December 10, 2022

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Another Voice: A food waste economy is emerging in our region | Opinion

A green economy is emerging in Western New York and across the nation. Noco, known for distributing energy products across our region for almost 90 years, is responding by developing new, more sustainable lines of business.

Having long been invested in waste recovery and recycling, we are now expanding operations into managing food waste. Each year, New Yorkers discard 3.9 million tons of food waste into landfills, straining our current waste systems. Deposited in landfills, food waste emits large quantities of methane, a potent greenhouse gas that contributes to climate change.

In January 2022, New York implemented the Food Donation and Food Scraps Recycling Law. The law requires entities that generate at least two tons of wasted food per week to donate excess edible food and, if they are within 25 miles of an organic recycler such as a composting facility, to recycle all remaining food scraps.

Diverting food waste to an organic recycler is no more costly than shipping it to landfills and it allows the waste to be upcycled into valuable products. Compost, different from mulch, is one such product. Compost is an environmentally beneficial soil amendment created by combining food waste with other materials, such as leaf litter and wood chips.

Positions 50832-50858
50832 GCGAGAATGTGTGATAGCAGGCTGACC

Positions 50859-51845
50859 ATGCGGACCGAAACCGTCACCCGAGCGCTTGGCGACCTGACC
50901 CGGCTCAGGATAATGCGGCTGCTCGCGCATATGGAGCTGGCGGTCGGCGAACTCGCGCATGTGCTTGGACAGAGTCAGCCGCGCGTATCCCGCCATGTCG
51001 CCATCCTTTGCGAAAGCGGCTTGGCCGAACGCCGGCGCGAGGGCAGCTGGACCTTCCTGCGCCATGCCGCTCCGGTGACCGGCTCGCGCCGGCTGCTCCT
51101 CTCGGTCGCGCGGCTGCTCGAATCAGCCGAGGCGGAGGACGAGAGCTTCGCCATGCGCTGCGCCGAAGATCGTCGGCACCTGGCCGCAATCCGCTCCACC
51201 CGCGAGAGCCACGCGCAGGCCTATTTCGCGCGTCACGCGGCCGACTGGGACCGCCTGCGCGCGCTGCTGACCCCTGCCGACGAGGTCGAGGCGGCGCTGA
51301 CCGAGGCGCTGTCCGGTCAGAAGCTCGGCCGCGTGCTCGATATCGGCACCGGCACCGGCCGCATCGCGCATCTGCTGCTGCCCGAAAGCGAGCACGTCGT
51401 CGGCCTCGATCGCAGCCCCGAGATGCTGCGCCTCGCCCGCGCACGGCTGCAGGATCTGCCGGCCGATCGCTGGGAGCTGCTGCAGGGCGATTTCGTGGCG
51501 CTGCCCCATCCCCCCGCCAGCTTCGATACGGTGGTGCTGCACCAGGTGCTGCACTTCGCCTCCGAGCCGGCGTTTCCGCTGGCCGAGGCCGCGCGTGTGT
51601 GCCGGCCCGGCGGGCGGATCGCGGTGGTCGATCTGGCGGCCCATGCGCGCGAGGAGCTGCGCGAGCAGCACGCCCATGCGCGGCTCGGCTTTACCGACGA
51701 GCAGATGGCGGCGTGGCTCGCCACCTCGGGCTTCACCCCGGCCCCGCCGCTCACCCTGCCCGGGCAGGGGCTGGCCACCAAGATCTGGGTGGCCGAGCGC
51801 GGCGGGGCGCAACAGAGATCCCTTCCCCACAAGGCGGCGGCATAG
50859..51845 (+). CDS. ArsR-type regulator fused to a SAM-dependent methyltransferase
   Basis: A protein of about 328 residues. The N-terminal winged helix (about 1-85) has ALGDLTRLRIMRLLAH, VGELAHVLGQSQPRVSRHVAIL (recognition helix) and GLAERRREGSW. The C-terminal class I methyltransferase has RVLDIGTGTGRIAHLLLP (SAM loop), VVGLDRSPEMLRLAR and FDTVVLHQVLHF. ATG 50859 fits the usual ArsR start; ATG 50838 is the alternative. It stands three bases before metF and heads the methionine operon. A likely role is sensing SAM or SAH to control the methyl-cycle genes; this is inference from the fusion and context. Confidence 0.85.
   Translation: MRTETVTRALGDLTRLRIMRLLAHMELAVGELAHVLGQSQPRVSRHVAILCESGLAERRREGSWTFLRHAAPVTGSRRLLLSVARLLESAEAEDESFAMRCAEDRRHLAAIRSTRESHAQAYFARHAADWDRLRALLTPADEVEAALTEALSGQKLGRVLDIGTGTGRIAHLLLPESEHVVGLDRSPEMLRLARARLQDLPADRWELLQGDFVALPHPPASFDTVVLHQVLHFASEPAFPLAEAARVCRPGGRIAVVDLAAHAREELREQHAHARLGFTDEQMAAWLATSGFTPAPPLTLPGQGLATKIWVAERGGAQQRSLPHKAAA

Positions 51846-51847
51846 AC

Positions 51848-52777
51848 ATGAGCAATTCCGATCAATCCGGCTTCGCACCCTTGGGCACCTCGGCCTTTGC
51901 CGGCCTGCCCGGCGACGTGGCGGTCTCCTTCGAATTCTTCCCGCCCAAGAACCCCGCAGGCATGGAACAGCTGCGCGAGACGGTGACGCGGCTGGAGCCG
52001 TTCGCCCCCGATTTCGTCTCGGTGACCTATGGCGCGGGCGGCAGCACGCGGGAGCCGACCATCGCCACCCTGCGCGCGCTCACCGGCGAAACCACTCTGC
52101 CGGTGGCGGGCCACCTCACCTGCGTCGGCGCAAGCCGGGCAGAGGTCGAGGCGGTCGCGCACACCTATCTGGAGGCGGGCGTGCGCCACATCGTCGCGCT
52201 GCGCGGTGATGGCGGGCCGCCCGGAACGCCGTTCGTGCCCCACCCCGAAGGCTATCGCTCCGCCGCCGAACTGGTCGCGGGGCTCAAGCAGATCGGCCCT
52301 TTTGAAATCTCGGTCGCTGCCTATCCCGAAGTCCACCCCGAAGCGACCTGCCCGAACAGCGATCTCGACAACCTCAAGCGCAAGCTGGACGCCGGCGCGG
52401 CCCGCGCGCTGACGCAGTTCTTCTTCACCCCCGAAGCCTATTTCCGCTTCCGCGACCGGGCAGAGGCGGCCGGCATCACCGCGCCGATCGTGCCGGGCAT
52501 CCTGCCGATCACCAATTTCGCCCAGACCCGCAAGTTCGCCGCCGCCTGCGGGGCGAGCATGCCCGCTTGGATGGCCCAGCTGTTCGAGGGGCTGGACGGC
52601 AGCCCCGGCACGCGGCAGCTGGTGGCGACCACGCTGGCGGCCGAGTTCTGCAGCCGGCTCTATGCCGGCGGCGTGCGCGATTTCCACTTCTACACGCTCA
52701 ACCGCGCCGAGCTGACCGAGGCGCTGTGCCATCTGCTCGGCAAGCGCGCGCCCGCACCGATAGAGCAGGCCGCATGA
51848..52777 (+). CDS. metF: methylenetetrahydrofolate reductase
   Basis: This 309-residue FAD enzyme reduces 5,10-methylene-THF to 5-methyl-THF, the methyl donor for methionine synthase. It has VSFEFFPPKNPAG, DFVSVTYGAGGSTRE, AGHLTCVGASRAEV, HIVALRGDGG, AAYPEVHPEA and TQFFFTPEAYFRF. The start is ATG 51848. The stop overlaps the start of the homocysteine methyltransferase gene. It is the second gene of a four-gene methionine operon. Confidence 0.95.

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While diverting food waste from landfills is the right thing to do, it can be overwhelming for those just starting. According to the U.S. Composting Council, “using compost is a good first step, but using high-quality compost is even better.” High-quality compost is perfect for pollinator habitats, restoration projects and home gardens.

Noco, through an affiliated business Buffalo River Composting, is partnering with other composters to maintain quality assurance standards that are critical to the industry’s success. Working to maintain compliance with strict state regulations and good standing with the USCC’s Seal of Testing Assurance is the gold standard for a successful composting business.

For instance, the process at Buffalo River Composting involves heating compost for approximately 15 days at a temperature of 160 degrees. This ensures all vectors and pathogens, such as weed seeds, are destroyed. To add to the local touch, our facility incorporates animal manure and bedding from the Buffalo Zoo into some of our compost products

As New York forges ahead to meet the statutory emissions thresholds in the Climate Law and Community Protection Act, we ask state officials to keep in mind that new innovations are needed to fully address the opportunities presented by food waste recycling. More should be done by our leaders to promote food waste diversion and to stimulate the development of new food waste technologies.

James D. Newman is president of Noco.